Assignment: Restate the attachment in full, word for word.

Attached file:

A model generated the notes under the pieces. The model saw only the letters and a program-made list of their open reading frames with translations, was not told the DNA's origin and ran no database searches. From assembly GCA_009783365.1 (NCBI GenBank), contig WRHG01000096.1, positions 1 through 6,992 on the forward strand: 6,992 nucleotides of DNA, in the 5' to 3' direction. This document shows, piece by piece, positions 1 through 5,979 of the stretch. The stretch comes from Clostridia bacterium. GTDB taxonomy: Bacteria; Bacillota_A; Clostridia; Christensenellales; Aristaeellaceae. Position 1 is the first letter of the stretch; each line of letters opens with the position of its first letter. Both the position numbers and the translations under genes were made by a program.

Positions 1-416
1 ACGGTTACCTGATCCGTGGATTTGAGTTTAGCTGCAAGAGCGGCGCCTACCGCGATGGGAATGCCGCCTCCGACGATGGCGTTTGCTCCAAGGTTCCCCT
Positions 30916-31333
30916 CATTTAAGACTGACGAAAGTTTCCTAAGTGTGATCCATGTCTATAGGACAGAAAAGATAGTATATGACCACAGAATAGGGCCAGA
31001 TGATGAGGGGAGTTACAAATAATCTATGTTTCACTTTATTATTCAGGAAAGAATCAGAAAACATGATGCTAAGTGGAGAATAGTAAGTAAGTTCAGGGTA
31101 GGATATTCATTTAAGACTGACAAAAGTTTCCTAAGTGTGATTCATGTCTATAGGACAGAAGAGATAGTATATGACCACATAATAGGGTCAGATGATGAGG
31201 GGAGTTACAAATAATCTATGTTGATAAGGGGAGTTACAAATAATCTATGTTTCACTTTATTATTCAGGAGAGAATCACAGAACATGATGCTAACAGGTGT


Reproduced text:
A model generated the notes under the pieces. The model saw only the letters and a program-made list of their open reading frames with translations, was not told the DNA's origin and ran no database searches. From assembly GCA_009783365.1 (NCBI GenBank), contig WRHG01000096.1, positions 1 through 6,992 on the forward strand: 6,992 nucleotides of DNA, in the 5' to 3' direction. This document shows, piece by piece, positions 1 through 5,979 of the stretch. The stretch comes from Clostridia bacterium. GTDB taxonomy: Bacteria; Bacillota_A; Clostridia; Christensenellales; Aristaeellaceae. Position 1 is the first letter of the stretch; each line of letters opens with the position of its first letter. Both the position numbers and the translations under genes were made by a program.

Positions 1-416
1 ACGGTTACCTGATCCGTGGATTTGAGTTTAGCTGCAAGAGCGGCGCCTACCGCGATGGGAATGCCGCCTCCGACGATGGCGTTTGCTCCAAGGTTCCCCT
Positions 30916-31333
30916 CATTTAAGACTGACGAAAGTTTCCTAAGTGTGATCCATGTCTATAGGACAGAAAAGATAGTATATGACCACAGAATAGGGCCAGA
31001 TGATGAGGGGAGTTACAAATAATCTATGTTTCACTTTATTATTCAGGAAAGAATCAGAAAACATGATGCTAAGTGGAGAATAGTAAGTAAGTTCAGGGTA
31101 GGATATTCATTTAAGACTGACAAAAGTTTCCTAAGTGTGATTCATGTCTATAGGACAGAAGAGATAGTATATGACCACATAATAGGGTCAGATGATGAGG
31201 GGAGTTACAAATAATCTATGTTGATAAGGGGAGTTACAAATAATCTATGTTTCACTTTATTATTCAGGAGAGAATCACAGAACATGATGCTAACAGGTGT